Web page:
Skip to main content
\(\require{cancel}\newcommand{\abs}[1]{\left\lvert#1\right\rvert} \newcommand{\point}[2]{\left(#1,#2\right)} \newcommand{\highlight}[1]{{\color{blue}{{#1}}}} \newcommand{\highlightr}[1]{{\color{red}{{#1}}}} \newcommand{\highlightg}[1]{{\color{green}{{#1}}}} \newcommand{\highlightp}[1]{{\color{purple}{{#1}}}} \newcommand{\highlightb}[1]{{\color{brown}{{#1}}}} \newcommand{\highlighty}[1]{{\color{gray}{{#1}}}} \newcommand{\lowlight}[1]{{\color{lightgray}{#1}}} \newcommand{\attention}[1]{\mathord{\overset{\downarrow}{#1}}} \newcommand{\substitute}[1]{{\color{blue}{{#1}}}} \newcommand{\addright}[1]{{\color{blue}{{{}+#1}}}} \newcommand{\addleft}[1]{{\color{blue}{{#1+{}}}}} \newcommand{\subtractright}[1]{{\color{blue}{{{}-#1}}}} \newcommand{\multiplyright}[2][\cdot]{{\color{blue}{{{}#1#2}}}} \newcommand{\multiplyleft}[2][\cdot]{{\color{blue}{{#2#1{}}}}} \newcommand{\divideunder}[2]{\frac{#1}{{\color{blue}{{#2}}}}} \newcommand{\divideright}[1]{{\color{blue}{{{}\div#1}}}} \newcommand{\apple}{\text{🍎}} \newcommand{\banana}{\text{🍌}} \newcommand{\pear}{\text{🍐}} \newcommand{\cat}{\text{🐱}} \newcommand{\dog}{\text{🐢}} \newcommand{\lt}{<} \newcommand{\gt}{>} \newcommand{\amp}{&} \)

Section12.3Domains of Rational Functions

When presented with a formula for a function named \(f\text{,}\) barring any stated restrictions, the domain of \(f\) is the set of all real numbers for which the formula returns a real number. For example, \(9\) is in the domain of the function \(f(x)=\sqrt{x-5}\) because the value of \(f(9)\) is a real number (specifically \(2\)) where as \(1\) is not in the domain because when we apply the formula to \(1\) the result is \(\sqrt{-4}\) which is not a real number.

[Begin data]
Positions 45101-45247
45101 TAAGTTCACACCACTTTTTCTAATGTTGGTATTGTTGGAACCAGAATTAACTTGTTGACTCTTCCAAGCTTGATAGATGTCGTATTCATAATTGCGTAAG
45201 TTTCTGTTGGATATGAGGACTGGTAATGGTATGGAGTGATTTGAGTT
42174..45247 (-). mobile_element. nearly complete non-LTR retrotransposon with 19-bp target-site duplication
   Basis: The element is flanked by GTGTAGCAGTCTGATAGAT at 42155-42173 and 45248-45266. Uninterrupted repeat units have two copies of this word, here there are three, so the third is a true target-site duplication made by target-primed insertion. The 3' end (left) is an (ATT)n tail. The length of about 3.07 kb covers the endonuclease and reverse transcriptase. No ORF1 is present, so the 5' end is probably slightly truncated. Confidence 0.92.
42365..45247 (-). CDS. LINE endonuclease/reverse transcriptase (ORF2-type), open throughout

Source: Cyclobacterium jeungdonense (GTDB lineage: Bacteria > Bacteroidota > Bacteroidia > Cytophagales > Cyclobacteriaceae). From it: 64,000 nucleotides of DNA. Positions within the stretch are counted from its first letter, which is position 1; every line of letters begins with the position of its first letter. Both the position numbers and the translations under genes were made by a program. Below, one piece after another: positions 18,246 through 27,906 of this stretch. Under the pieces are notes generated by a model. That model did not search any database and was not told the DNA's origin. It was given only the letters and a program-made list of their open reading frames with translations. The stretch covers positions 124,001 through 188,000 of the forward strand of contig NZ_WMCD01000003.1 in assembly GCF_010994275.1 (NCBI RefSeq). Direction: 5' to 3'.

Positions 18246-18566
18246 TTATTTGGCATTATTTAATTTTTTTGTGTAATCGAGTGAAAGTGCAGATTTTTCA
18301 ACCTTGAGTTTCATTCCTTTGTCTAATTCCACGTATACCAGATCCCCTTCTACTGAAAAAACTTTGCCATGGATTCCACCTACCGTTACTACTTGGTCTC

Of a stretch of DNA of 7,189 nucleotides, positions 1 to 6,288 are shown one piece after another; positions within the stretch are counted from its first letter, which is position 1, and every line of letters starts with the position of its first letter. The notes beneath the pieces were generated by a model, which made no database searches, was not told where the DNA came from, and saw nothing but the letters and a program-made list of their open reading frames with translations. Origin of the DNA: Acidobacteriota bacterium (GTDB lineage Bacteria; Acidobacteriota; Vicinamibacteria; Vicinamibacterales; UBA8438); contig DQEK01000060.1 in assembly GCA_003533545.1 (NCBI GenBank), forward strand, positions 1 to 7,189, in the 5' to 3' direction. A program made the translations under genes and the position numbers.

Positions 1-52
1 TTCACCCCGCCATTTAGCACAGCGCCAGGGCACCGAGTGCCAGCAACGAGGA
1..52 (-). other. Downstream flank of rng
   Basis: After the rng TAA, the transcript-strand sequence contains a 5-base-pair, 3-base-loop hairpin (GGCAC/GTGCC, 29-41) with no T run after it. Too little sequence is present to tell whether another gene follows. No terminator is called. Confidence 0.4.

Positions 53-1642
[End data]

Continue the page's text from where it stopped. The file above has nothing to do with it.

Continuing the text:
A rational function is a function whose formula can be written in the form \(\frac{p(x)}{q(x)}\) where \(p(x)\) and \(q(x)\) are both polynomial functions. Determining the domain of a rational function essentially boils down to determining the values of \(x\) that do not lie in the domain. The values excluded from the domain are the values that result in division by zero (which leads to an undefined result).

To help facilitate identifying the values that cause the denominator to evaluate to zero, we generally completely factor the denominators of rational expressions. For reasons of simplification, which is discussed in the next section, we also completely factor the numerators of rational expression.

Let's determine the domain of the function \(f(x)=\frac{x+3}{x^2-12x+20}\text{.}\) We begin by completely factoring the denominator of the rational expression.

\begin{align*} f(x)\amp=\frac{x+3}{x^2-12x+20}\\ \amp=\frac{x+3}{(x-10)(x-2)} \end{align*}

From the factored expression we can see that the value of \(x\) can be neither \(10\) nor \(2\) as either of those values would cause division by \(0\text{.}\) Consequently, the domain of \(f\) consists of all real numbers other that \(2\) and \(10\text{.}\) Using set builder notation we express the domain as \(\{x\mid x \neq 2, x \neq 10\}\) and using interval notation we express the domain as \((-\infty,2) \cup (2,10) \cup (10,\infty)\text{.}\)

Example12.3.1